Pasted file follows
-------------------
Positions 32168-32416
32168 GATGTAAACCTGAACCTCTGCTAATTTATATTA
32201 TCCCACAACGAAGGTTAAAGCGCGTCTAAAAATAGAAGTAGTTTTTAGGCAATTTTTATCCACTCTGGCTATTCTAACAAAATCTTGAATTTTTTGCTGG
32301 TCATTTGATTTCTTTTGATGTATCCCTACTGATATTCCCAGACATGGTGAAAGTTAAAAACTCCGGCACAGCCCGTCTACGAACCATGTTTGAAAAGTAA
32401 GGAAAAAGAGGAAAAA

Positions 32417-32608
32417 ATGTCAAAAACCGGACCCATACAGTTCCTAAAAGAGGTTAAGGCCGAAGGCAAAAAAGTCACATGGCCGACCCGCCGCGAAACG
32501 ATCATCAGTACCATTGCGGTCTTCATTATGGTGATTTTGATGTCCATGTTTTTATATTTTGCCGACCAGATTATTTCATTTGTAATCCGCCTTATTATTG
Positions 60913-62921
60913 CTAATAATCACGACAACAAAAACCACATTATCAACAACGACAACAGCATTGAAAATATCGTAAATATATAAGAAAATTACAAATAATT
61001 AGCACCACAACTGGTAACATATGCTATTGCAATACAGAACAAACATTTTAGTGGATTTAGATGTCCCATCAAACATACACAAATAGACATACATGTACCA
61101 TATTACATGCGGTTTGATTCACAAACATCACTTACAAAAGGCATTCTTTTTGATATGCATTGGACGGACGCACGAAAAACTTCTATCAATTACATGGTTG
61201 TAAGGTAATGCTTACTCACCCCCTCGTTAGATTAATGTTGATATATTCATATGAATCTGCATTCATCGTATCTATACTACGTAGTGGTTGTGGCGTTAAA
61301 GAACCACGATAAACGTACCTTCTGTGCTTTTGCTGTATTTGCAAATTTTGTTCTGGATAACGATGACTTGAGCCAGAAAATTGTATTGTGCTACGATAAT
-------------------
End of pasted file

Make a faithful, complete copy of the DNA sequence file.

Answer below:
Positions 32168-32416
32168 GATGTAAACCTGAACCTCTGCTAATTTATATTA
32201 TCCCACAACGAAGGTTAAAGCGCGTCTAAAAATAGAAGTAGTTTTTAGGCAATTTTTATCCACTCTGGCTATTCTAACAAAATCTTGAATTTTTTGCTGG
32301 TCATTTGATTTCTTTTGATGTATCCCTACTGATATTCCCAGACATGGTGAAAGTTAAAAACTCCGGCACAGCCCGTCTACGAACCATGTTTGAAAAGTAA
32401 GGAAAAAGAGGAAAAA

Positions 32417-32608
32417 ATGTCAAAAACCGGACCCATACAGTTCCTAAAAGAGGTTAAGGCCGAAGGCAAAAAAGTCACATGGCCGACCCGCCGCGAAACG
32501 ATCATCAGTACCATTGCGGTCTTCATTATGGTGATTTTGATGTCCATGTTTTTATATTTTGCCGACCAGATTATTTCATTTGTAATCCGCCTTATTATTG
Positions 60913-62921
60913 CTAATAATCACGACAACAAAAACCACATTATCAACAACGACAACAGCATTGAAAATATCGTAAATATATAAGAAAATTACAAATAATT
61001 AGCACCACAACTGGTAACATATGCTATTGCAATACAGAACAAACATTTTAGTGGATTTAGATGTCCCATCAAACATACACAAATAGACATACATGTACCA
61101 TATTACATGCGGTTTGATTCACAAACATCACTTACAAAAGGCATTCTTTTTGATATGCATTGGACGGACGCACGAAAAACTTCTATCAATTACATGGTTG
61201 TAAGGTAATGCTTACTCACCCCCTCGTTAGATTAATGTTGATATATTCATATGAATCTGCATTCATCGTATCTATACTACGTAGTGGTTGTGGCGTTAAA
61301 GAACCACGATAAACGTACCTTCTGTGCTTTTGCTGTATTTGCAAATTTTGTTCTGGATAACGATGACTTGAGCCAGAAAATTGTATTGTGCTACGATAAT